It’s the little things – the broken ice bucket, the holiday flipper, the dried-up lemon – which resonate. These are precious because they unlock memories. Yes, I remember making pies in the garden with that Wedgewood bucket, mixing soil and water with a twig and feeling the cool mud slip through my hands. Yes, I remember how my brother swam across the bay in Rosas wearing that flipper as my father and I looked on from our apartment balcony at the tiny dot moving across the horizon terrified he’d be swept away by the currents. Yes, someone placed the lemon on the mantelpiece when I was about twelve and it remained there. Look at the yucca, once a small plant from Marks and Spencer which I’d given my father for Christmas 1976, and now a multi-headed monster overtaking the nursery and pressed up against the windows trying to break free to find the sun, fed on copious quantities of Baby Bio.

Discoveries are made too, some uncomfortable and painful. My father didn’t talk about my mother to me after her death in 1964, and we didn’t have any photographs of her on display at home. She became invisible, almost erased. All I had was her watch which I’d stolen, aged seven, from the bedroom apartment where she died, and I never told my father. Perhaps he knew I had it, locked away in my bedroom drawer for all those years and then taken with me when I moved away. Like an archaeologist looking for clues to the past, I found a golden Stratton powder compact on my father’s writing desk after his death and researched its design to the early 1960s. It must have been my mother’s because she powdered her nose with a gold compact.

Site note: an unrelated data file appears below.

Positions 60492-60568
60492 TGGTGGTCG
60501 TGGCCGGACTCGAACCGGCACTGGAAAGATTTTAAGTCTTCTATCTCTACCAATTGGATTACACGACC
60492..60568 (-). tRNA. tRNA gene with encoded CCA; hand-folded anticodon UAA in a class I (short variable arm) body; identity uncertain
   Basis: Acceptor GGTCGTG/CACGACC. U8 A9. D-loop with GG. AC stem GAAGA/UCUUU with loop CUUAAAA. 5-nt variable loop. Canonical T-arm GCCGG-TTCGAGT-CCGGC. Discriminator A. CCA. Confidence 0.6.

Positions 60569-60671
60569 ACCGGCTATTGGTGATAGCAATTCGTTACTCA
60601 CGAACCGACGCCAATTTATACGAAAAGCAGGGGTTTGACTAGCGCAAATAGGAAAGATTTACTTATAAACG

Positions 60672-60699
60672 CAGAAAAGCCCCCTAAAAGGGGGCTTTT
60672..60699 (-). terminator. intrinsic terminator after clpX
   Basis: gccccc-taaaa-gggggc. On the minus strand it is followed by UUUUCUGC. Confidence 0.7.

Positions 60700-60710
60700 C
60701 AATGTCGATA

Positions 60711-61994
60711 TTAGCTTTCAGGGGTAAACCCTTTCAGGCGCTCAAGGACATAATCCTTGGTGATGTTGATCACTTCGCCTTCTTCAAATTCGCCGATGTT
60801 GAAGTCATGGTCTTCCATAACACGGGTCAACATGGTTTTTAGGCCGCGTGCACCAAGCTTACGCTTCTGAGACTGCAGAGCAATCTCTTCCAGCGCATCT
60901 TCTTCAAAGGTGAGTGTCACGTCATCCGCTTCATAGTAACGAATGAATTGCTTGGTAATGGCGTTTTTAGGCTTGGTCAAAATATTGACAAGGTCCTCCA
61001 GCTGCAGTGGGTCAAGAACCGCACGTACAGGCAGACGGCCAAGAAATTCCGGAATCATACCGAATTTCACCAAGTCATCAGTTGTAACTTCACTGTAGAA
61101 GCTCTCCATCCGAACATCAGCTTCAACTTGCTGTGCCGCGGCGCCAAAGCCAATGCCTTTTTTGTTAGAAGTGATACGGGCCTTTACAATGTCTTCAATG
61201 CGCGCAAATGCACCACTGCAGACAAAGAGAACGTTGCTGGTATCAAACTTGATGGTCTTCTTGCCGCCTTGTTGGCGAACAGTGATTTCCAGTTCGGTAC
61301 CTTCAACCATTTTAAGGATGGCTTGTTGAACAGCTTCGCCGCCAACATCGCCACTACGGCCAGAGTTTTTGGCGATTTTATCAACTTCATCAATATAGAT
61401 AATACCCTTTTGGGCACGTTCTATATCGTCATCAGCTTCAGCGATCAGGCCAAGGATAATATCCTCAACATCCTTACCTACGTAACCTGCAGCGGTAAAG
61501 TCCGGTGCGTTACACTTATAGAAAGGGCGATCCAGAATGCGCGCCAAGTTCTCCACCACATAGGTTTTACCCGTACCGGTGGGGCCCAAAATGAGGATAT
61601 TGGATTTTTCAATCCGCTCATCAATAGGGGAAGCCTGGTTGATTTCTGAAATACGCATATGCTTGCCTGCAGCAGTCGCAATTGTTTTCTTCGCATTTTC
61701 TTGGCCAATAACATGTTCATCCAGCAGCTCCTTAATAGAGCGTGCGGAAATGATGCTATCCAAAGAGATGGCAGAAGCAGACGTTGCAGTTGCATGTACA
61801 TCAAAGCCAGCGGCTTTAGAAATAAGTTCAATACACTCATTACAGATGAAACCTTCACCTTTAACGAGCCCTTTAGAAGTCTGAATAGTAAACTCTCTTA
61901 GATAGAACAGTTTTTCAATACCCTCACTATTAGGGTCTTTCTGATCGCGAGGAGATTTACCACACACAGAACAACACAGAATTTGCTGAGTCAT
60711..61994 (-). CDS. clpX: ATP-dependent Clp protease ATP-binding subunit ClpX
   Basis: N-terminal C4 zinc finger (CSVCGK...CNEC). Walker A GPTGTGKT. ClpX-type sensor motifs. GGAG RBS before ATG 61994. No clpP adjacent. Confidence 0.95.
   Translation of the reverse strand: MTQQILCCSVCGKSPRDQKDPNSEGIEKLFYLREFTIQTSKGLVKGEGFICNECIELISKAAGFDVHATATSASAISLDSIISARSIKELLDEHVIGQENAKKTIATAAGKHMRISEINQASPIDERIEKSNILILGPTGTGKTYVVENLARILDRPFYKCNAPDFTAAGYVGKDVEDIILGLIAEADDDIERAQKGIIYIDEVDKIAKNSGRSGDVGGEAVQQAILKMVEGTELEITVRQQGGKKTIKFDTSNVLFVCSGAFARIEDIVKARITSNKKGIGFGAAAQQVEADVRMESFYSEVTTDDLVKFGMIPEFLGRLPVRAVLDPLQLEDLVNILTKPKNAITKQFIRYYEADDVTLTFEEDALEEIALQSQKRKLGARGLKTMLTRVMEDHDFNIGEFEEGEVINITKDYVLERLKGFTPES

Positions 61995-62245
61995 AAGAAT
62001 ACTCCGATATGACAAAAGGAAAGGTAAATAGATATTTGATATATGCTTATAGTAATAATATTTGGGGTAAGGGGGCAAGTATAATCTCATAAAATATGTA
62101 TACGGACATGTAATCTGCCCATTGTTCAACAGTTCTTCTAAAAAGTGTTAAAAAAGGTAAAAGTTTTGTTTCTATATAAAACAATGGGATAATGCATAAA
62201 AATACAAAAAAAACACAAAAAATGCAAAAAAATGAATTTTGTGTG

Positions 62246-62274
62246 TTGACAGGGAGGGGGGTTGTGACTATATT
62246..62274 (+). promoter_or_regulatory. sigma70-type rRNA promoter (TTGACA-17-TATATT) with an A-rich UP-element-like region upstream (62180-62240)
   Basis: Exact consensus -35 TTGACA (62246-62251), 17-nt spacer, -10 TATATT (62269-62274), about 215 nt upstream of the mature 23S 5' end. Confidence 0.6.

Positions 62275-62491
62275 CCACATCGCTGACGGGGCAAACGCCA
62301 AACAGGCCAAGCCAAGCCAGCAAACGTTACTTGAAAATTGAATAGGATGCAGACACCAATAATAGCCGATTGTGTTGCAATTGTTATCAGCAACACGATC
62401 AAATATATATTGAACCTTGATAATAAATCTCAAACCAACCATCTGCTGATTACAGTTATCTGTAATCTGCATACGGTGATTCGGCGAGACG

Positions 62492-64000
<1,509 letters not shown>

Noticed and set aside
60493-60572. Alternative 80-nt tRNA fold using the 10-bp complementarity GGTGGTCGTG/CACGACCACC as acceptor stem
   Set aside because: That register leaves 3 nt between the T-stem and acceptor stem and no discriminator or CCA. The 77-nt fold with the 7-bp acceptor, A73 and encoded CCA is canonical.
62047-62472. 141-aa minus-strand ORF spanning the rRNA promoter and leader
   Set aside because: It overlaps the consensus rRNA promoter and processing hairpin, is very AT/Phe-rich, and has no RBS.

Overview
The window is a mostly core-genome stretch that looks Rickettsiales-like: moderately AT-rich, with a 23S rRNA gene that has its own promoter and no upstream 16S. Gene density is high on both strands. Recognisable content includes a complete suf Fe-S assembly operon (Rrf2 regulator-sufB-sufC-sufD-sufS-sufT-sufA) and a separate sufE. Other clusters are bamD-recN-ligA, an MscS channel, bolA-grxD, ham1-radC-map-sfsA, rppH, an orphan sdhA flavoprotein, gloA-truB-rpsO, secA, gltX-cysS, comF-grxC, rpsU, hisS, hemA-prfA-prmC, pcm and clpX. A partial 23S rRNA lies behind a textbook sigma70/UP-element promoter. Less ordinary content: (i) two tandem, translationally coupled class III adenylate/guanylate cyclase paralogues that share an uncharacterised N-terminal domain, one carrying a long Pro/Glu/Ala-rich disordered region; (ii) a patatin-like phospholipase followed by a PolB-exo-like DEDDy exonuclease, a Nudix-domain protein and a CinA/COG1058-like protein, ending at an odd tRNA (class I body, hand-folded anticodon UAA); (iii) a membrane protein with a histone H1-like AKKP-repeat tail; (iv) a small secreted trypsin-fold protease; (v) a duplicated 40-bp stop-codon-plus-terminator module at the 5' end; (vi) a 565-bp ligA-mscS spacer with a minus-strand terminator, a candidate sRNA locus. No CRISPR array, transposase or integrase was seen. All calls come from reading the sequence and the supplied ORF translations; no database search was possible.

I discovered a collection of tiny black and white photographs of my mother, infant brother and me on Prestatyn beach, North Wales, near where my maternal grandmother lived – all never seen before – thrilling and upsetting. Then a pair of small black and white photographs, one of my mother and another of my father holding baby me in Chiswick House Gardens. My parents are standing in front of a large stone statue of the sphinx, the man-eating mythical beast who guarded Thebes, and they look so happy, unaware of my mother’s death seven years later.

Importantly, the discovery of these photographs has enabled me to piece together a picture of my mother for the first time. I’m curious about my resemblance to her – do I have the same nose and eyebrows? I can now see the clothes, hats and shoes she wore, the design of her handbag, and her necklaces. And, yes, I did have two parents and I now can place myself with her as well as my father in my life story.

The Memory Boxes commemorate and celebrate these objects which stir the memory and unlock the past. The drawings of my mother make concrete her presence. The process of drawing and making marks on to paper brings her back, and makes her real. They reinstate her into my life.